the Empathy List #71: Churchy Lady
Why I haven't given up on church yet.
Hello friend, Liz here.
Lately, Christianity is in the news a lot... because we're making some poor life choices. Have you noticed? ;-)
Case in point:
One megachurch in Minnesota decided empathy was a sin and fired a pastor because he was too compassionate (I wish I were joking);
My denomination is right now reckoning with multiple failures of leadership and ongoing failures in protecting victims of sexual assault within church settings;
American evangelicals supported Trump overwhelmingly in both 2016 and 2020 (I’m still not over it!), and they might do it again in 2024;
Gay conversion therapy existed too recently;
Plus innumerable failed leaders and more failed leaders. Sigh.
Every so often, I meet a new friend, one who hasn't heard the complicated story of my past church trauma, and I think, where to begin? Recently, at coffee with a new friend, I made an attempt. After hearing a tidbit of my story, my friend asked,
"So, how are you still going to church?"
That is a logical question to which I offered an inarticulate answer. But I'd like to dwell there now, and to ask the question another way:
Question: when would you give up looking for your only set of car keys?
I do not mean to be glib, but the truth is, I have never been religious because church made me comfortable and happy. As I have written in the past, I think, generally speaking, that church is NOT safe for most of us. (Not to mention that I have a highly developed guilt complex…)
Also I don’t believe the point of my weirdo religion is fulfillment or happiness, at least not any time soon—after all, the central texts of my religion assert that Jesus’s message led to a kind of fame that looked more like humiliation than celebrity, with my leader’s life and nearly all his followers concluding in spectacular executions.
But currently, I have found a safe (for me) place to go to church.
Here’s what makes a safe church for me:
These Christians approve and employ therapy.
These male leaders are not threatened by strong females (or by other male leaders) and, in fact, welcome others’ engagement, leadership and preaching.
These church people disagree with each other about many things and still have managed to share a pew—because their relationships are more important to them than being right. Disagreement is NOT the worst thing.
I’m telling you, after decades in unsafe churches, that list of qualities is a real life miracle.
I do still feel occasionally jaded, uncertain or triggered at this church; that hasn’t gone away. Yet, I do not fear speaking up when I disagree because I know that my voice will be honored. And to me, that’s a big f*ing deal.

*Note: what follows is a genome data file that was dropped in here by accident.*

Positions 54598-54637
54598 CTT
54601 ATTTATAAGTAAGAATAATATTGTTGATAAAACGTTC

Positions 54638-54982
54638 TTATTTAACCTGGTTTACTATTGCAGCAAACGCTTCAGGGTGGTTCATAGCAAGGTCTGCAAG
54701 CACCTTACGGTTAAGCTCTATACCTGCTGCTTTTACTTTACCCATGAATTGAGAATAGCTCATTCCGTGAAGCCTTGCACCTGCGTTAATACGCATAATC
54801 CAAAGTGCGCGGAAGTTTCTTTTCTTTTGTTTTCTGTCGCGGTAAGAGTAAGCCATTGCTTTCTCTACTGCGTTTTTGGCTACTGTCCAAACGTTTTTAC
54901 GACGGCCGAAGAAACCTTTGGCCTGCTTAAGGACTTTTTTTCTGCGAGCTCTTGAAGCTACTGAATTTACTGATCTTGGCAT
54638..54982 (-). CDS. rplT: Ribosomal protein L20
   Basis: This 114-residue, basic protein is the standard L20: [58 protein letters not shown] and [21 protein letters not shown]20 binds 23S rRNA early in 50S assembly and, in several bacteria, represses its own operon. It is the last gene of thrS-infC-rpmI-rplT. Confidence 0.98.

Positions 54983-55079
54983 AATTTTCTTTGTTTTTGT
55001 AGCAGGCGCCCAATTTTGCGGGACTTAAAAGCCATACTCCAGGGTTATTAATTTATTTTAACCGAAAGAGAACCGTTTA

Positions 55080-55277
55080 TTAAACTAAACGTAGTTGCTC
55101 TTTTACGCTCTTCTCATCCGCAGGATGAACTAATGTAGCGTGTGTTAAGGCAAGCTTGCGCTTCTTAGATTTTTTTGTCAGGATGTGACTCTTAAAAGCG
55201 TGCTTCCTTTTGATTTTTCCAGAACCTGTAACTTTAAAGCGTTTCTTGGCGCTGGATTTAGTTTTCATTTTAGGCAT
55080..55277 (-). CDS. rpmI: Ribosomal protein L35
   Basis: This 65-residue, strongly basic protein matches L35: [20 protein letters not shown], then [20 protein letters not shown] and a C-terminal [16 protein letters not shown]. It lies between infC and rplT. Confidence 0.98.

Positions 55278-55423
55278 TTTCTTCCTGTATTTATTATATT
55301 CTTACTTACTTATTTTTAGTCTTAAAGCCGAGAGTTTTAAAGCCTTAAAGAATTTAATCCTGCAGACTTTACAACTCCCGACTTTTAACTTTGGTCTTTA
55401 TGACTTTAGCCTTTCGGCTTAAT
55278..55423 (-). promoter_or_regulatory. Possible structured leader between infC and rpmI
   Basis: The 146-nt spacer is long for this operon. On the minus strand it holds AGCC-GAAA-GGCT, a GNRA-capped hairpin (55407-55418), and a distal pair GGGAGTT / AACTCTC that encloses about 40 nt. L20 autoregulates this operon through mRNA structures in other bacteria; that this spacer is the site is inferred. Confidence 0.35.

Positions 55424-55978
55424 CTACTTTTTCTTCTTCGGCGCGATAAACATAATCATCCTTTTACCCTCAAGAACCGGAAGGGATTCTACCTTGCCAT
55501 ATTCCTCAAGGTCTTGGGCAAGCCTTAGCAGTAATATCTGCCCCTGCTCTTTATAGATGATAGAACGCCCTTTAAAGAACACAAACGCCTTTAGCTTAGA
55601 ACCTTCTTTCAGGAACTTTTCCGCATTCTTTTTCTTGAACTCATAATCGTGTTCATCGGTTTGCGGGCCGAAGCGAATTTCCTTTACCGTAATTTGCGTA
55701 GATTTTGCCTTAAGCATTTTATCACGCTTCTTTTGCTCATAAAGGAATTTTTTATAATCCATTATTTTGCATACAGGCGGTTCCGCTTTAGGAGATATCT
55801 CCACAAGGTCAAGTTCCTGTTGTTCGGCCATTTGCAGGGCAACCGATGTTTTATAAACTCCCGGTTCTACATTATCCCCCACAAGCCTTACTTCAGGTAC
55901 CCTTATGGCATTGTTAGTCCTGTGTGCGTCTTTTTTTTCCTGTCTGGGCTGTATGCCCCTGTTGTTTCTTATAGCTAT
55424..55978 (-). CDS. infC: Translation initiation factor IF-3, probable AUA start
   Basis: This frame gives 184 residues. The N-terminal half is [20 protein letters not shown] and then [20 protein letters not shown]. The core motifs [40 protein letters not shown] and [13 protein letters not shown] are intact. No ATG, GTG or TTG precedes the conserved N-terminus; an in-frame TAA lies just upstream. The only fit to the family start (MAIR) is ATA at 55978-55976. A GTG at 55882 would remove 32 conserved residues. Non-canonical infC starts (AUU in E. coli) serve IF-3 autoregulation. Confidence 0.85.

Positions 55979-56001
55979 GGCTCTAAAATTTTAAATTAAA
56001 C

In case you’re curious, here’s what I’m NOT looking for in a church:
A professional music ministry where a big deal band writes their own songs for our congregation;
A big name preacher;
Personalized groups for so I can experience personalized care in my exact life stage (“married & parenting thirtysomething beer drinking group”);
Attendees and leaders that think and look like me.
I’m also not waiting for a lightning bolt from the Lord that will tell me to get mine seat in thine pew over there this instance, young lady.
Instead, I’m personally, in my own life, aiming for a place to go to church where I can cultivate faithfulness, generous orthodoxy, relational spaciousness, truth-telling.
I want to be humble. I don’t have all the answers and I won’t fake that I do. (And I won’t believe you either if you say YOU’VE got all the answers to life’s most head-scratching questions.)
Currently, my small neighborhood brick church in a gentrifying neighborhood in Denver, Colorado feels like home, and I’m grateful for a community of kind-hearted and smart people in which to invest.
And, cautiously, I’m volunteering more and speaking up more and committing to these people more.
That’s the way you grow, right? To experience healing, we must be vulnerable with each other. Of course, that’s also how we get hurt; they are the same mechanism, and they are also the only mechanism for personal growth.
I am a believer that we can learn from both HURT and SAFETY, which means I tend to lean into scary places.
Vulnerability is the key to driving the car, and I’m never giving up the keys. There is no other way forward but to stick your neck out again, in hope that the risks, eventually, will be worth it.
Friend, what about you? Do you attend church? Why or why not?
(…by the way, I can understand if you’re done with church. This season has been… insane. In different seasons, I have decided to sleep in on Sundays rather than face a crowd of people who couldn’t offer me kindness.)
REPLY to this email to let me know. I’d love to hear from you after my summer away from this listicle of mine. ;-)
Thanks for reading. Warmly, Liz Charlotte Grant
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